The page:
Inside the Department of Defense, climate change is settled science. At least six times in the last two years, senior military leaders have acknowledged as much to lawmakers during oversight hearings. Nonetheless, the Pentagon continues to botch its stated plans to fortify military bases and infrastructure against the looming threat of rising sea levels, drought, wildfires, and other climate-related threats, a report from the independent Government Accountability Office concluded this week.
The report, which was published on Wednesday, found that most installations visited by auditors “did not fully assess the risks associated with extreme weather and climate change effects.” Many of these bases did not substantially incorporate climate projections into their planning, including ones in areas at increased risk for flooding like Joint Base Pearl Harbor-Hickam in Hawaii. The report only found one project, across the 23 Army, Navy, and Air Force bases reviewed in total, that was designed according to projections of some climate change-related threat.
Climate change has become an increasingly visible concern for the Pentagon over the past year of extreme weather. Camp Lejeune, the largest Marine Corp base on the East Coast, and Tyndall Air Force Base in Florida were each devastated by hurricanes. Congress awarded both bases nearly $3 billion in disaster aid last week, but another hurricane season looms without a serious reckoning from the Pentagon as to how to cope with the menace from the storms.
The disconnect between acting Defense Secretary Patrick Shanahan and congressional Democrats, who have repeatedly emphasized this issue in hearings, became obvious in January when the Pentagon neglected to list the installations most vulnerable to climate change, as mandated by Congress. When they submitted a revised report in March, they did not include Tyndall and Camp Lejeune. Rep. Jim Langevin (D-RI), a House Armed Services Committee member, compared the Pentagon’s effort at the time to “a student rushing to finish a term paper” in a statement to Mother Jones. “Given this record, the assurances from the Secretary that he cares about resiliency ring hollow,” he said.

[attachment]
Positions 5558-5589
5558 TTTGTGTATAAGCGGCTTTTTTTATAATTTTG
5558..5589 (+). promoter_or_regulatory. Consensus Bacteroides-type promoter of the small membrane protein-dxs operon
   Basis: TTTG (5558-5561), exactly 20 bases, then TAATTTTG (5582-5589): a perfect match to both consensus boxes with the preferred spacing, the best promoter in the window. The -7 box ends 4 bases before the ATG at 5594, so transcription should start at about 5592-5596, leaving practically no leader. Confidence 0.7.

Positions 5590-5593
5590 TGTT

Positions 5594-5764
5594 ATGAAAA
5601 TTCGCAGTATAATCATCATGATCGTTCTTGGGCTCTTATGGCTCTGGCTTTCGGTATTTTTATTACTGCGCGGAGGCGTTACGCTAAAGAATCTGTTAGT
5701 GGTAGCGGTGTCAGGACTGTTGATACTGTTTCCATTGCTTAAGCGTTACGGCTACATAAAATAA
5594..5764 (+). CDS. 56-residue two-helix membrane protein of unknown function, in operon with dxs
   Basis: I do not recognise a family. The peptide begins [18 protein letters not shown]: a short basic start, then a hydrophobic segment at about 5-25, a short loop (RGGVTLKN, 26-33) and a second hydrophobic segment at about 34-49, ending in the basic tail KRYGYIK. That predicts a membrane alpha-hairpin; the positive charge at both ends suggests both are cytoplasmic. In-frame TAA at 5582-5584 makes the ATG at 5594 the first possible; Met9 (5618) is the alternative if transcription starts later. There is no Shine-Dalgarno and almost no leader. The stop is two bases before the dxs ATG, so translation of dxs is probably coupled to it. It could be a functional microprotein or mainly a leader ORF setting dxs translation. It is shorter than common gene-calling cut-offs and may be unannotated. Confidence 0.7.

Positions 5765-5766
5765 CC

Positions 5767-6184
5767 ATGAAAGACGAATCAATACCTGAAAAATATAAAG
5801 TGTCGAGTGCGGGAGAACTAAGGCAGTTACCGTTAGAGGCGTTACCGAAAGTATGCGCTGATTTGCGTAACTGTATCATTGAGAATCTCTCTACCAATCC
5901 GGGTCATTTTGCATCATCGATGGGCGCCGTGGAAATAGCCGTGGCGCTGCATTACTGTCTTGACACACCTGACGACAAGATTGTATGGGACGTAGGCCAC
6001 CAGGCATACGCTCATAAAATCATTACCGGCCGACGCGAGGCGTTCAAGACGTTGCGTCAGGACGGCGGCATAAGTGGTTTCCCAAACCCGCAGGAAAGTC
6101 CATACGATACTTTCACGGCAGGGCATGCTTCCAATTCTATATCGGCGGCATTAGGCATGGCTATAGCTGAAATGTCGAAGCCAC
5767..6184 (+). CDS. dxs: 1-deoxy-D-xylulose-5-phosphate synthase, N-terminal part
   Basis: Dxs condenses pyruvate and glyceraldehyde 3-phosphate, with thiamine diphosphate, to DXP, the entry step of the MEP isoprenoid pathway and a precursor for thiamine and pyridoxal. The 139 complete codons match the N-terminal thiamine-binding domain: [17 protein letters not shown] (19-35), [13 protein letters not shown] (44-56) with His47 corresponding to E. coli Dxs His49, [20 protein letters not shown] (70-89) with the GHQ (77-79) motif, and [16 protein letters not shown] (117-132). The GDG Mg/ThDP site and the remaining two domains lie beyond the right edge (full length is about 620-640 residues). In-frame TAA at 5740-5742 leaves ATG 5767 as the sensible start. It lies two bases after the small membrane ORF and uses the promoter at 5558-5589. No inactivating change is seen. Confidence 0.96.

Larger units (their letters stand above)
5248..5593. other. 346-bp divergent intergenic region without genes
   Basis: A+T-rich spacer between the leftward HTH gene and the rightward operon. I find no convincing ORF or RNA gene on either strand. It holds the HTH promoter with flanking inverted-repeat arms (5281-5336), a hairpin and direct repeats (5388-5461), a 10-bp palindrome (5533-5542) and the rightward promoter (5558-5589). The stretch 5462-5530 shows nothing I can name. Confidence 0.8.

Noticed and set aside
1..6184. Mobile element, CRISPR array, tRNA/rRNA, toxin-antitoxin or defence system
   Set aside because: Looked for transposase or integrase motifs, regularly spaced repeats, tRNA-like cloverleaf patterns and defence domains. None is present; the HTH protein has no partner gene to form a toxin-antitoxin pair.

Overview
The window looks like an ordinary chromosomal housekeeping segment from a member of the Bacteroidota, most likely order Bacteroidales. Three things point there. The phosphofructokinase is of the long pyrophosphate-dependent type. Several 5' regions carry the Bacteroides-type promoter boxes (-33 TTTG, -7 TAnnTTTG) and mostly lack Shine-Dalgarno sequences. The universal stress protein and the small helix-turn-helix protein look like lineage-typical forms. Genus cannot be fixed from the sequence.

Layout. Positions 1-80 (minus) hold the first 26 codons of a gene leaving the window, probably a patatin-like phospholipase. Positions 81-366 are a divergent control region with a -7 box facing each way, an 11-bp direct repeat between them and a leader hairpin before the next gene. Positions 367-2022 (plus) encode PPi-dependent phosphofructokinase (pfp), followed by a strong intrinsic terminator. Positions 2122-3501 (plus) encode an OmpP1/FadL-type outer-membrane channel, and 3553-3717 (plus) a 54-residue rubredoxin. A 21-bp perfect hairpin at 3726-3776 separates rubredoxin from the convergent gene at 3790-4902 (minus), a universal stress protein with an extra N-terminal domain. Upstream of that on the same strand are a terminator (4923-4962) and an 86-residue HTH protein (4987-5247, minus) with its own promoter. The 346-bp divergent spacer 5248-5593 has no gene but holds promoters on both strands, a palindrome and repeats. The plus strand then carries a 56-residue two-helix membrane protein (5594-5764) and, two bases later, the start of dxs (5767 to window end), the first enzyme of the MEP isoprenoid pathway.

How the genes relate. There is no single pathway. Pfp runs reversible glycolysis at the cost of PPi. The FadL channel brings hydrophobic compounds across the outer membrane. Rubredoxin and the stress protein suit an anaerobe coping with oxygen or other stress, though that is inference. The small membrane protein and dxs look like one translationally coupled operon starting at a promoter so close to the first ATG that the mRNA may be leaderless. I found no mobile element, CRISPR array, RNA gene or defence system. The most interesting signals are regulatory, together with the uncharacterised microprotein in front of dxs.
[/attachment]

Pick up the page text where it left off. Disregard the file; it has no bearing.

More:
Under President Barack Obama, the Pentagon published a climate change roadmap and issued a department-wide directive to incorporate climate change risks into future planning and construction efforts. Those efforts have continued under President Donald Trump but are no longer a priority and, according to some former officials, even a liability given the commander in chief’s skepticism of global warming. “Tying things to climate change could invite a scrutiny that was undesired,” retired Rear Adm. Jonathan White, who led a Navy task force on climate change, told Mother Jones in December.
In other instances, White House officials have censored government employees from linking climate change to national security. Last week, a State Department intelligence agency was blocked from submitting prepared testimony to a House Intelligence Committee hearing on climate change. White House officials marked up the unreleased text, which was based on research from federal science agencies, with comments objecting to its “climate alarm propaganda.” That revelation followed similar stories of Trump administration officials blocking the release of a collective statement at last month’s Arctic Council meeting, which Secretary of State Mike Pompeo attended, over opposition to climate change references in it.
Unless the Pentagon gains some urgency, the drumbeat of criticism from independent watchdogs like GAO will keep coming. Sen. Elizabeth Warren (D-Mass.), who has used her perch on the Senate Armed Services panel to hammer the Pentagon’s efforts to adapt to climate change, has already asked GAO to investigate “the impacts of climate change on defense contractors and the defense supply chain.”
Until then, read GAO’s report from this week here: